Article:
However, I may sound in response to this I’m not upset at all. I can’t send Forsythe’s deck through for sure. He just told me they dropped Eric Taylor from their list because he’s also talking with another group. You pros can look for the Ferrett to scathe you publicly for this kind of stuff, which is basically that you bunch of clams will "challenge" me for my decklists but won’t show yours, and that you’ll lambaste the state of internet writing in general because no one will openly write about tech till after the fact. (In point of fact, I did write said article about a week later – The Ferrett) This may not include anyone here, I don’t know, but this warped sense of nostalgia for the old days when abstract theory was being formed, and thus the net had good writing is just a lot of crap in my opinion. Really. We know there is a hypocritical front that on the one side wants to see free tech and on the other side won’t provide that which is theirs to give…

I played against Mason’s, R/G/w beats, an interesting R/W deck from Jon Chabot, and a U/B deck with Zombies. Nothing too great there… But again, I’ve NEVER claimed that I had some world beating, kick ass decks. You guys all just wanted to read that somehow I envisioned them that way. I used Blurred Mongoose to say that untargetability is a problem for mid-game control decks running stuff like Repulse, Rage, Terminate, Recoil, whatever. In this post the biggest thing I said was that "U/W aggro is at least underdeveloped". In your case, Magic Player, I had thought that would be an opinion that would back you in your quest to break Meddling Mage.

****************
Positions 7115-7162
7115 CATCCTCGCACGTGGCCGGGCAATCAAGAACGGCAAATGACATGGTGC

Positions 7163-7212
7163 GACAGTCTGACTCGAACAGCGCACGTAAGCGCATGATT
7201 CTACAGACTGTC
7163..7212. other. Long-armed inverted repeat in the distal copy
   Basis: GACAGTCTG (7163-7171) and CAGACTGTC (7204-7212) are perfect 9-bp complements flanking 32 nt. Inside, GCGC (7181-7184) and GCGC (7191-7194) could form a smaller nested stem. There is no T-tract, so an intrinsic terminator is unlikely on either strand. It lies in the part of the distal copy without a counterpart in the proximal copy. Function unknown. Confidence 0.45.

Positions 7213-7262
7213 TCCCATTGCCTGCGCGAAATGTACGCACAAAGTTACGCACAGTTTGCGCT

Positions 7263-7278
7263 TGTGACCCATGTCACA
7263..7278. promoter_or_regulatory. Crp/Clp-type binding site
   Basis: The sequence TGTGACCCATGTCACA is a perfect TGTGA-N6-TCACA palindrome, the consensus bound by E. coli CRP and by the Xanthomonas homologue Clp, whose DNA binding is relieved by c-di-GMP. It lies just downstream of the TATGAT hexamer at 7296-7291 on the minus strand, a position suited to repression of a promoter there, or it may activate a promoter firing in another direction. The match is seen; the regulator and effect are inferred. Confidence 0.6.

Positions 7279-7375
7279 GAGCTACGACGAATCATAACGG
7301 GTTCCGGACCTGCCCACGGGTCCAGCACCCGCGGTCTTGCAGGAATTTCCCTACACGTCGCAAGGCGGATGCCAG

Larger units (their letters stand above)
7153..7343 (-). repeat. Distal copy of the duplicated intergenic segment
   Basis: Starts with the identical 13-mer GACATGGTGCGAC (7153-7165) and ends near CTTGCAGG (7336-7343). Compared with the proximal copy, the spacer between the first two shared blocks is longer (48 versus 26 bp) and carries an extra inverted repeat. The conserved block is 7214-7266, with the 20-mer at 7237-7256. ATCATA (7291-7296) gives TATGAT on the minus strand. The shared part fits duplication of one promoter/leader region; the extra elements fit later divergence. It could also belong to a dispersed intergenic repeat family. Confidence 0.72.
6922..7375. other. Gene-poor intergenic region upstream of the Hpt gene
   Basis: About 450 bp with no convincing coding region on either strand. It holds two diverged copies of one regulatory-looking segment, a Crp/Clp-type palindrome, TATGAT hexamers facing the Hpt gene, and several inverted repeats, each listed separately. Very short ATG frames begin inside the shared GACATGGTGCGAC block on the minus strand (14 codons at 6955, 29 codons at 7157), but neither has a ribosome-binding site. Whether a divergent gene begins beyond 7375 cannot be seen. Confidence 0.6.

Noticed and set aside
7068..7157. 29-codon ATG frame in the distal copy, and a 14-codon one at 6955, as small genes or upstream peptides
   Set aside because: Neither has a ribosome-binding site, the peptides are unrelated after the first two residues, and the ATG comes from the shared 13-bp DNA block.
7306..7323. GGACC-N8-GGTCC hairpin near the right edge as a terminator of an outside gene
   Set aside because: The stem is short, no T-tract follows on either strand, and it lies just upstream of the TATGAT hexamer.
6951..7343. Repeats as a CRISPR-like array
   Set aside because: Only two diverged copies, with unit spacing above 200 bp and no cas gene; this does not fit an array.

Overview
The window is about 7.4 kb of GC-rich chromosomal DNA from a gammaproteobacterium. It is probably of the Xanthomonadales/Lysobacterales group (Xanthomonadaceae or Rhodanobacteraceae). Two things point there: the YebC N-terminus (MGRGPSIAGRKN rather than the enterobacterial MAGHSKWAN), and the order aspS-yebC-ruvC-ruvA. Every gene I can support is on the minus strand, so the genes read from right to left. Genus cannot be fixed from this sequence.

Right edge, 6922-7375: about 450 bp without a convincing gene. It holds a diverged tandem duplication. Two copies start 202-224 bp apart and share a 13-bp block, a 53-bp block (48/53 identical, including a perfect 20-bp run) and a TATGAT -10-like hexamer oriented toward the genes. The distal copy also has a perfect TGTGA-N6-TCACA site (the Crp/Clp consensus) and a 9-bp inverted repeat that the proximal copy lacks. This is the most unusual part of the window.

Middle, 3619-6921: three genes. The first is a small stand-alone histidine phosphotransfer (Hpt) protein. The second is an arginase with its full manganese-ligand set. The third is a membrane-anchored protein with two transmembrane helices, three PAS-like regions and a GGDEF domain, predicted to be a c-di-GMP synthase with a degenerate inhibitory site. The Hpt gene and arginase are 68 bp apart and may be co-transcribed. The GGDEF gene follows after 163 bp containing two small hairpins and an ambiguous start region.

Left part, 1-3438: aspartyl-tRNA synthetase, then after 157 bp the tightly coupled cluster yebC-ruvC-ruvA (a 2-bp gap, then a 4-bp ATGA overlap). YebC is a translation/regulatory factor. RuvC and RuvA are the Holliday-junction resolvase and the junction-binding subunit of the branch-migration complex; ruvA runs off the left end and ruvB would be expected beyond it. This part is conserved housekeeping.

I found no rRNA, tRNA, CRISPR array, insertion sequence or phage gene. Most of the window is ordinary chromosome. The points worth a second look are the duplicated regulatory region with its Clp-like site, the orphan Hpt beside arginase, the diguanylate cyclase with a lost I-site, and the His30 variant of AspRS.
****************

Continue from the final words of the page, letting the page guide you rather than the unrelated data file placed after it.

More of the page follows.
In the end, I’ll have to just guess that you all are just wrapped a little tight on the subject at the moment…


I got an interesting reply…

"Will is Right

"I’ve tried writing this three times now, and each time I’ve deleted it because I can’t think of a way of saying it without sounding incredibly arrogant. So
forgive my arrogance ahead of time if it sounds that way still (I’m sure it does).